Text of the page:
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DDoS downs New Zealand stock exchange for third day

Distributed denial of service attack from overseas has left stock exchange offline for days

New Zealand’s stock exchange has been offline for days after a distributed denial of service (DDoS) attack affected its network connectivity.

On the afternoon of Tuesday 25 August, the stock exchange said it had been hit by a volumetric DDoS attack from offshore via its network service provider, which had impacted network connectivity.

New Zealand’s Exchange (NZX), which operates the market, said in a statement that systems including websites and the markets announcement platform had been hit. At the time, it said the attack was mitigated and connectivity was restored.

NZX expected the market to open the following day, Wednesday 26 August, but it decided to halt trading again after a further disruption.

The organisation is working with cyber security experts and hopes to get back to normal trading on Friday 28 August.

“This decision not to reopen has been made while we focus on addressing the situation,” it said. “We continue to address the threat and work with cyber security experts, and we are doing everything we can to resume normal trading tomorrow (28 August).”

Stock exchanges are important to a functioning economy, and even a short outage can cause economic havoc. Stock exchanges have invested heavily in trading systems that can complete trades from start to finish in microseconds and build infrastructures to minimise downtime.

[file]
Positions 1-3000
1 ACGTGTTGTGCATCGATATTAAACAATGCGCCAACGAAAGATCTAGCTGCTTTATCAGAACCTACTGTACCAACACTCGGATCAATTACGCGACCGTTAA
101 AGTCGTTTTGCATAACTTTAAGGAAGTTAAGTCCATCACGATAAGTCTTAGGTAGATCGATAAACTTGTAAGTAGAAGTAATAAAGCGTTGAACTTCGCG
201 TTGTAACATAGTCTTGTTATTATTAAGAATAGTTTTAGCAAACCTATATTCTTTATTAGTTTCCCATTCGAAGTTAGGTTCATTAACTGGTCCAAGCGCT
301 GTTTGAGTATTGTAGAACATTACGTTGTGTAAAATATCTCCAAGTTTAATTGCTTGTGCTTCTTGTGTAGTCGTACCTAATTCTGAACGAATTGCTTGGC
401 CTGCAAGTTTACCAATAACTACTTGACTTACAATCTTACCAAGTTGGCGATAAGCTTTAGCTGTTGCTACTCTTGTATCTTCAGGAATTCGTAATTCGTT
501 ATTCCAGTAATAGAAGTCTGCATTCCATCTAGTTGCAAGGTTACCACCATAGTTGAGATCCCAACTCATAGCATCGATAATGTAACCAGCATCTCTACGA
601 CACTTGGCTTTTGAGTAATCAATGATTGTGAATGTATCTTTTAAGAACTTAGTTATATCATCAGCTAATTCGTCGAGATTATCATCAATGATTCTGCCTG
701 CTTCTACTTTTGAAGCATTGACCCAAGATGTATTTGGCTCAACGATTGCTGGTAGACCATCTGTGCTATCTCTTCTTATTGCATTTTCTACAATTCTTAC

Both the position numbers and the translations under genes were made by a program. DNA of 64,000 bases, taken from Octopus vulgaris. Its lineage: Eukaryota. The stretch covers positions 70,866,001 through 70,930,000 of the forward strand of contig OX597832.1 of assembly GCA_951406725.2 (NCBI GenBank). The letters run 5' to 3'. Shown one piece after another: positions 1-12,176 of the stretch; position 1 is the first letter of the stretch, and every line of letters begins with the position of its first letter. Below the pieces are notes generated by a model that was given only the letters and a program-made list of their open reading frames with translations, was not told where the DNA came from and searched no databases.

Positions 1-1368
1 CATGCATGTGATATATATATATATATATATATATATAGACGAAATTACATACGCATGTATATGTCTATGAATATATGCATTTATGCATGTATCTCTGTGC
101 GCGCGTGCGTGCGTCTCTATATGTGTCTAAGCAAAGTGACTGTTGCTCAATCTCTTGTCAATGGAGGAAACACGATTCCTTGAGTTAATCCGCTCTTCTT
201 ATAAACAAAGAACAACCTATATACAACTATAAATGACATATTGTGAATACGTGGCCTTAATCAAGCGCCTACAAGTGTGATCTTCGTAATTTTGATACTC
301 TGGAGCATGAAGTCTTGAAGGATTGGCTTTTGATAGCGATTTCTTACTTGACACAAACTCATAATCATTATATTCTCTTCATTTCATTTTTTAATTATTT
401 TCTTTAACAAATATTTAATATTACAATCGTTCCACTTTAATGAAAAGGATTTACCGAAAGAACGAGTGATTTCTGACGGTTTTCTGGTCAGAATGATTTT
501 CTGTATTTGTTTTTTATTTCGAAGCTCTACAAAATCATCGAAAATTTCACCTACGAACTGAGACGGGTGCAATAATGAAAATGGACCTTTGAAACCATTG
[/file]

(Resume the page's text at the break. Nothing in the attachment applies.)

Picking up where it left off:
Cath Goulding, CISO at .uk domain registry Nominet, said the New Zealand attack was very serious and “shows just how much havoc hackers can cause on a national scale, even with attack techniques that are relatively well known”.

Read more about mitigating DDoS attacks

  • Automation can significantly improve response times during a distributed denial of service attack, reducing the potential damage to targeted organisations.
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  • Although most scrubbing services can help fend off distributed denial of service attacks, a more comprehensive mitigation strategy is required to remain unscathed.

“There are suggestions that nation-state hackers are behind this attack,” she added. “Whether they are or not, it demonstrates how cyber crime can hit right at the heart of a country’s operations. While a stock exchange might not be what we traditionally consider to be critical national infrastructure, it is critical to the economy. Any downtime at all is putting millions of dollars at stake and in this instance it was brought offline two days in a row.

“Above all, this raises the issue to countries and governments around the world that critical financial services need to be treated as an extension of government security. They should be given the utmost help and support from security agencies to protect them and help mitigate damage to the economy.”

Although DDoS is, arguably, one of the cruder methods of launching a cyber attack, some of the most damaging cyber incidents of recent years have been caused by DDoS, most famously the Mirai internet of things botnet attack, which took multiple websites offline by targeting DNS services provider Dyn.

Read more on Hackers and cybercrime prevention

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